Continuing on in my rereading of Ravi Zacharias' Recapture the Wonder, I come to the chapter "Wonder Consummated".
On page 110, he says: "I recall that as a young lad, no matter how anxious I was to play with my friends after school, I would stand at the bottom of our driveway from where I could see a good distance away to the neighborhood bus stop.
"My mom, who was a teacher, came home at about 3:40 P.M., and every day I watched until I saw her get off the bus before I ran off with my friends, reassured to know that she would be in the house when I returned from playing.
"Nobody told me to do that; no great brainwave fed my fancy. It was just the confidence that in her I had somebody special and I wanted to make sure she was there."
I recall when I was taken to school for kindergarten. The school was a large building, and I was intimdated. To be honest, I was scared.
After class would start I would ask permission to go to the bathroom; whereupon I would walk out of the building, and head for home. Thinking home was a place of safety; only to find out I was in serious trouble and was promptly marched back to the school.
One of the days, that I walked out of the school, there was a city bus across the street; and laying behind the outside rear wheels was a small boy, about my age, whose head had been crushed by the bus.
I walked over to take a look at something I had never seen before, and was told by someone that that was what happened to little boys that ran away from school and didn't obey their parents.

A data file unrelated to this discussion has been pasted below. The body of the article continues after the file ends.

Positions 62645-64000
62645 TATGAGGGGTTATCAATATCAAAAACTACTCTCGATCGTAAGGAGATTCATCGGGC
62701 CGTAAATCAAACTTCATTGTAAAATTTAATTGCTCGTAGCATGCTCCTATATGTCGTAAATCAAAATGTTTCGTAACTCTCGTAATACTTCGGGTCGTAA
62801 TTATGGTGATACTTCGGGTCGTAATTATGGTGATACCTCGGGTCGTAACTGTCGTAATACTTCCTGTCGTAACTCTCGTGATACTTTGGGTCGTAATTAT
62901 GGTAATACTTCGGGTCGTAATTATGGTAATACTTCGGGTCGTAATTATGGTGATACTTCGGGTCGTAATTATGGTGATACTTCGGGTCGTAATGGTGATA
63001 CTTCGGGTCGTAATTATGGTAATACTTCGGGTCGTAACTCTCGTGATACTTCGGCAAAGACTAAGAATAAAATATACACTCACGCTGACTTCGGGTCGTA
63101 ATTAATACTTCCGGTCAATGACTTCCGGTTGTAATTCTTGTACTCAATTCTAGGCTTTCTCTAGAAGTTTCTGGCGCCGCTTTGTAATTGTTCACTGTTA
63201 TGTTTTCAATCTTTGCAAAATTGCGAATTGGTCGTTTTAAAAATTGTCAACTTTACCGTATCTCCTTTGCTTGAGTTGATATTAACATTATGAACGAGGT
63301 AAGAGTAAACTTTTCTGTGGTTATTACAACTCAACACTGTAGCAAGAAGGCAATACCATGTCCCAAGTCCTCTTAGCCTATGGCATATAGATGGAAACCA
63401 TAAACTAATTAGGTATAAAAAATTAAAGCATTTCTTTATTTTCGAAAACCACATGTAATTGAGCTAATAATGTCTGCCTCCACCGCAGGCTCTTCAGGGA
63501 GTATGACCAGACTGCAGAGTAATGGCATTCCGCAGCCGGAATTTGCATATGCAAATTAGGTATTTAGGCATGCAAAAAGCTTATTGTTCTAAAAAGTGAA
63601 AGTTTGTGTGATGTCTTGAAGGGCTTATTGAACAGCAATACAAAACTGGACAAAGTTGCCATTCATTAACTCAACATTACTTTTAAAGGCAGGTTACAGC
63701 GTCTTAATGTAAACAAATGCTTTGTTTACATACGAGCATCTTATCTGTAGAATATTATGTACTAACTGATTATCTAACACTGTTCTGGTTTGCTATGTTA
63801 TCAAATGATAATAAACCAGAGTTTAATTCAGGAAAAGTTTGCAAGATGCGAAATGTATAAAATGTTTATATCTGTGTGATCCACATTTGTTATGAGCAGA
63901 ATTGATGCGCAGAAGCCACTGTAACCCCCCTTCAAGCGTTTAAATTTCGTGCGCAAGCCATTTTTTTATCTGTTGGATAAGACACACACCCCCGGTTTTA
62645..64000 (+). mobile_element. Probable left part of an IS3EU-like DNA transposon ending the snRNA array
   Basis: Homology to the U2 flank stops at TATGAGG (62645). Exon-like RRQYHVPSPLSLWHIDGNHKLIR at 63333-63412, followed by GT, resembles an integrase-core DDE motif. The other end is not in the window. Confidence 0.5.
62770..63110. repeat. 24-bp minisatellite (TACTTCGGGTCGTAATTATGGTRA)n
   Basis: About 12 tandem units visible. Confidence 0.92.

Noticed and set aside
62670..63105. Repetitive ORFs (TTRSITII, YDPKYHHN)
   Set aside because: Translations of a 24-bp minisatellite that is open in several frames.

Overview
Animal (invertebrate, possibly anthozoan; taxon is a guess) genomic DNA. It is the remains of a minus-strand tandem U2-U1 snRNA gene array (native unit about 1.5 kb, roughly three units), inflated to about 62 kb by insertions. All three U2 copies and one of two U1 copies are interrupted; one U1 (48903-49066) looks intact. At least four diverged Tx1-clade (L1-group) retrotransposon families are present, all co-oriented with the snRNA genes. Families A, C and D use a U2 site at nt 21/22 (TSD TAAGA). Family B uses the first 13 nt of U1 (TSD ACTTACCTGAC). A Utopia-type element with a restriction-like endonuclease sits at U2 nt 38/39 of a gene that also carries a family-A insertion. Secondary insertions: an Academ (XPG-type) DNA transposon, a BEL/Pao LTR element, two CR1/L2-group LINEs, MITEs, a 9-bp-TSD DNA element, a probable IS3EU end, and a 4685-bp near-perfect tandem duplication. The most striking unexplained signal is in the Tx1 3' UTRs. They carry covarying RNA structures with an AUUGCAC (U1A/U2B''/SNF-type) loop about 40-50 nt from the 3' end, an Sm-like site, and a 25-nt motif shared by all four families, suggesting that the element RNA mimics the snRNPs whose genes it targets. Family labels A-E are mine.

One event that still stands out in my mind from that experience in that building, was when it was decided that all children would be innoculated with the polio shot.
We students were marched into the gymnasium, and when I got inside the door, I saw this thing that looked like a deep fryer; inside of the fryer was boiling water, and I watched the nurses putting the needles and syringes into the boiling water and taking them out then using them to innoculate.
Yes, I was scared, I screamed and tried to run away. Someone grabbed me and pulled me back up in line, where I was held down, and inncoulated. Can you feel the fear, now?
I do not ever remember feeling safe in my home. In my high school years, I felt safer at friend's houses than I did at my own.
During my high school years, my dad worked during the day and mom worked at night. As the eldest child, I had the responsibility of making sure my brother and sister had supper, started on their homework, and got to bed on time. Additionally, I was responsible for getting them ready for school each morning.
The downside to this, was every time dad came home, he found something I had done wrong, and I was punished.
Unlike Ravi Zacharias, I really had no reason to look forward to being home; there really wasn't anything there that appealed to me.
Then the law said that I could not leave home until I was eighteen or graduated from high school. I cannot even begin to explain how much I hated being in school.
So, come my senior year, I come up two classes short in credits for graduating, whereupon, dad tells me I will be going to summer school in order to get my diploma.
Upon completion, and receiving my diploma, I promptly went to the Marine recruiter and signed up.
Forty-eight years later, I still do not feel comfortable in a home. I would rather be on the move, and not held down to any one place.
Included in that time frame was three marriages and divorces. Four children born, with one having died as a result of a motor vehicle accident.
Yeah, I guess I could say I have lost the wonder; but then I have to wonder, did I really ever have the wonder?
Life goes on, and in my heart, I anticipate reaching that ultimate home, the one where I will be known, and I will know. Yes, I am looking forward to being home.
Something inside me, tells me there is something much better than what I have seen or experienced here in this life. That is where I want to be.